The genealogy in Matthew 1 consists of seventeen carefully crafted verses. Here’s a quick breakdown:
- (1) Matthew 1:1 is the headline that introduces the genealogy.
- (2) Matthew 1:2-16 is the genealogy proper, falling into three sections (1:2-6a, 6b-11, 12-16).
- (3) Matthew 1:17 an exercise in counting, where Matthew points to each section and says, “This one is fourteen generations, and this one, and this one too.”
Fourteen may seem like an unexpected number, given the prevalence of others in the Bible like seven or twelve or three. So why fourteen?
The most commonly argued suggestions among scholars are these:
- (1) Since fourteen is seven doubled, to have three fourteens is to have six sevens. And since the sixth seven (or third fourteen) ends with Jesus, perhaps he launches the seventh seven, or time of perfect fulfillment. Hagner likes this option, and even France prefers it over the next possibility.
- (2) The fourteen is an example of gematria, a practice that assigns numbers to Hebrew letters. The Hebrew letters for David’s name add up to fourteen, so perhaps that explains Matthew’s interest in the number. Osborne and Nolland favor this view, as do Davies and Allison.
The second view seems more likely for the following reasons:
- (1) Jewish readers would be aware of the practice of gematria, so although Matthew’s words were written in Greek, it would not have prevented access to awareness they had about David’s name and the sum of his letters. The strange use of fourteen might in fact invite deeper reflection that would put gematria on the table as an interpretive option.
- (2) The genealogy has an unmistakable Davidic emphasis. David heads the middle section of the genealogy, he is mentioned in the genealogy’s headline (Matt 1:1), and he is the only king given the title “the king” in the genealogy. The first section ends with the arrival of David (1:2-6a), the second section ends with the end of the Davidic throne by exile (1:6b-11), and the third section ends with the arrival of the Son of David, the true king who establishes an eternal rule (1:12-16).
- (3) Matthew uses 1 Chronicles 2–3 as a source for names, and the first section of the genealogy (Matt 1:2-6a) imitates the descent found in 1 Chronicles without omitting a generation from Abraham to David. The count is fourteen names of descent, including both Abraham and David. The number fourteen, then, is not only the count from Abraham to David but is also the sum of David’s name in Hebrew. The other two sections of Matthew’s genealogy are then conformed to a fourteen pattern. Matthew 1:6b-11 and 1:12-16 are incomplete lists not because Matthew is ignorant but because he sees a theological purpose in using a pattern of fourteen. The fourteen maintains the Davidic emphasis he wants to display.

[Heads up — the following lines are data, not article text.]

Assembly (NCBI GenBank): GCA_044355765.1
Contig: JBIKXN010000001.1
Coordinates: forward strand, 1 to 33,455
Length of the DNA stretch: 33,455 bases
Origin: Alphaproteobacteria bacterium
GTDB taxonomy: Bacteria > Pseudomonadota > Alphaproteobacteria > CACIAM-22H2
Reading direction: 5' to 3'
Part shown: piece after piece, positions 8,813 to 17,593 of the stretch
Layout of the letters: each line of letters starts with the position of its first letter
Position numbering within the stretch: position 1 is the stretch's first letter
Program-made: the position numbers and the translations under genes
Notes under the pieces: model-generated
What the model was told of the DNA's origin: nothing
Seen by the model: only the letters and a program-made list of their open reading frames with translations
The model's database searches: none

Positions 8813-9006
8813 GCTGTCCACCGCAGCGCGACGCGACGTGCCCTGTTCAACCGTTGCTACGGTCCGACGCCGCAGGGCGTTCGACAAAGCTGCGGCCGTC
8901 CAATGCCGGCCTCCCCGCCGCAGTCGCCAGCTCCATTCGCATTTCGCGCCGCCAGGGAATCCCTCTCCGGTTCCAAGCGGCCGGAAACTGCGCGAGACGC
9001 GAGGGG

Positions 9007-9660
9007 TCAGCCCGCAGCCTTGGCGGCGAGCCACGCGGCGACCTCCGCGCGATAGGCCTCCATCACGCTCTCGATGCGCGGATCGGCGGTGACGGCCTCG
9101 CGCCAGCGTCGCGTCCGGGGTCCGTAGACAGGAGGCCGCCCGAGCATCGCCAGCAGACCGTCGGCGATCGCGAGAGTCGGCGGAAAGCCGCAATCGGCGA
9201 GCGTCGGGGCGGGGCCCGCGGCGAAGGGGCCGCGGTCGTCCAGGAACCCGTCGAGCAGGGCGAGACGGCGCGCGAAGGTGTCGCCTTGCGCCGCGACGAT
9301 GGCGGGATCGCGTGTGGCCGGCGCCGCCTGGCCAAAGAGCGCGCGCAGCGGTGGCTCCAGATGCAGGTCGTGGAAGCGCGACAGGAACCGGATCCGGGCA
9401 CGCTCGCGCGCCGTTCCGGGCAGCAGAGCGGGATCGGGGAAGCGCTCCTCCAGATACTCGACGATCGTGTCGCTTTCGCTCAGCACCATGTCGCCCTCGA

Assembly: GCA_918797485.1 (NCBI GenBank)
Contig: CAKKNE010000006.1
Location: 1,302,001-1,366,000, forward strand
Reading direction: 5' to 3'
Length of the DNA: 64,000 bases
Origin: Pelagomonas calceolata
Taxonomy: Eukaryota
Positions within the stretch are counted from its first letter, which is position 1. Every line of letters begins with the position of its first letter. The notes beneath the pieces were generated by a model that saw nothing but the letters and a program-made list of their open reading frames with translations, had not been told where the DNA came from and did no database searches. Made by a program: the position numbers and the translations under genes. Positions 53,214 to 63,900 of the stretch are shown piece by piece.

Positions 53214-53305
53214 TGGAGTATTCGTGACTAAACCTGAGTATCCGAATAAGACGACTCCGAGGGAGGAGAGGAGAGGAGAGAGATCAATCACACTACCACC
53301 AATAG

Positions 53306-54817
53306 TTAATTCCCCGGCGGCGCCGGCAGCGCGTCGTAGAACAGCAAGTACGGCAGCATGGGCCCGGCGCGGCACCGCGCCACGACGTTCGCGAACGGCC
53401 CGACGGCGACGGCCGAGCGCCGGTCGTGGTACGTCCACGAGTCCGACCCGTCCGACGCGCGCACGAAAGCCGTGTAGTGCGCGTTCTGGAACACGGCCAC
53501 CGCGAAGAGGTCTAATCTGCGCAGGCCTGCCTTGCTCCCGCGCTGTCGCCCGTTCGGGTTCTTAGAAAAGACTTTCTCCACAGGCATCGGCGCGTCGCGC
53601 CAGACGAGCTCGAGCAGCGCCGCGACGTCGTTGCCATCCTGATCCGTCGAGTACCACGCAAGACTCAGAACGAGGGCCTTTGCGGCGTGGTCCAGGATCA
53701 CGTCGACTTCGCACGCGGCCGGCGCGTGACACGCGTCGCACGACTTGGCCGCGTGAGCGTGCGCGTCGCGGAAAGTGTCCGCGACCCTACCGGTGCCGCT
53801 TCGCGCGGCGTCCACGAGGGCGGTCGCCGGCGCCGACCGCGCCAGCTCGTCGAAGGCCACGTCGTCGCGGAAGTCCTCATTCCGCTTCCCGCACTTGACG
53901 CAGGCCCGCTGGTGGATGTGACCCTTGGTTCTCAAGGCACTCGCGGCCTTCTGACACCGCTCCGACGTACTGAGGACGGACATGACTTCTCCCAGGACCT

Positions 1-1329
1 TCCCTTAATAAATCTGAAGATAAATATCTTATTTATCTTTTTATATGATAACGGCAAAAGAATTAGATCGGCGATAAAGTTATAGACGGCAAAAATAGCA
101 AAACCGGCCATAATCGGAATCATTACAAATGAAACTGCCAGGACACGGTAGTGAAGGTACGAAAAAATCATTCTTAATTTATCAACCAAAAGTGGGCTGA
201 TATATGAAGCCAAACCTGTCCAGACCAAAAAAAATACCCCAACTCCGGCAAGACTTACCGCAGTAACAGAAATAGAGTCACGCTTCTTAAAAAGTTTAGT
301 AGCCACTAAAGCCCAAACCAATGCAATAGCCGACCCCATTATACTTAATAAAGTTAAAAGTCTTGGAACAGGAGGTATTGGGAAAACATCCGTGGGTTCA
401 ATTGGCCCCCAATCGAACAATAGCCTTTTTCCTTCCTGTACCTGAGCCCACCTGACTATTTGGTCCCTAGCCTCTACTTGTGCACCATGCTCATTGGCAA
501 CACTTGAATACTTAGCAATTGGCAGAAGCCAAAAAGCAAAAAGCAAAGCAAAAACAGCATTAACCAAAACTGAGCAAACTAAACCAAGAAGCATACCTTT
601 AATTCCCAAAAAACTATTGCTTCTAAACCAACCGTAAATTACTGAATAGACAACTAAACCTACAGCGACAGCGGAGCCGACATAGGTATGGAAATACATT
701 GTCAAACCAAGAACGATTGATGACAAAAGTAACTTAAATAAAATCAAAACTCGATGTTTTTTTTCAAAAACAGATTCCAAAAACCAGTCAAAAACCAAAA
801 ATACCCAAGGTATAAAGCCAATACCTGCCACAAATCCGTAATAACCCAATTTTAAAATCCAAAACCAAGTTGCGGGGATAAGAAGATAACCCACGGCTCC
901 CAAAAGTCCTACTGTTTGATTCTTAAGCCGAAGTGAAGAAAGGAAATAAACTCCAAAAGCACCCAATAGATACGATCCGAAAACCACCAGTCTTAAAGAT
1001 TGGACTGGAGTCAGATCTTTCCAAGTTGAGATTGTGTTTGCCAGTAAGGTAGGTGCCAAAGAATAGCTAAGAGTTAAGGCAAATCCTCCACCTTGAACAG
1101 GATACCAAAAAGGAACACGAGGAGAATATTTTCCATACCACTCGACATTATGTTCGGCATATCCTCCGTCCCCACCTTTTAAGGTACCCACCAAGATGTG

- (4) If Matthew wanted to draw attention to sevens instead of fourteens (as Hagner and France deem likely), then he could have done so by using the number seven explicitly. But Matthew didn’t. He drew attention to three fourteens, and I think we may unintentionally downplay the Davidic emphasis (or at least not fully appreciate Matthew’s design) by halving the three fourteens into six sevens simply because the number seven is used symbolically elsewhere. If Matthew mentioned “fourteen” three times (Matt 1:17), then we should ponder that number. And if we do, then we should see how (through his dependence on 1 Chron 2 and the use of gematria), Matthew is highlighting David. Why is David so important in this scheme of things? Because in 2 Samuel 7, God made a covenant with David, and Jesus is the Son of David who has come to bring fulfillment to those promises.
- (5) If the fourteens should be understood as six sevens that leave the reader longing for fulfillment that only Jesus can bring, then it is important to observe that Jesus’ name doesn’t actually begin a seventh seven, and I think this fact is a weakness of Option 1. Jesus’ name ends the third section of fourteen generations, and thus the seventh seven is not begun by a name Matthew lists. So though it’s commonly asserted that Jesus’ name suggests fulfillment in the genealogy because of a seventh seven Matthew sets up, I’d find the argument more compelling if Jesus’ name actually began a seventh seven. Again, though, his name is the last of the sixth seven. If the third section ended with Joseph’s name, and if Jesus’ name began a seventh seven, I think Option 1 would have more to commend it.
Do you find this argument convincing for why Matthew used “fourteen” to divide his genealogy into three sections? Or is there another view that seems more compelling? Maybe the two common views aren’t mutually exclusive?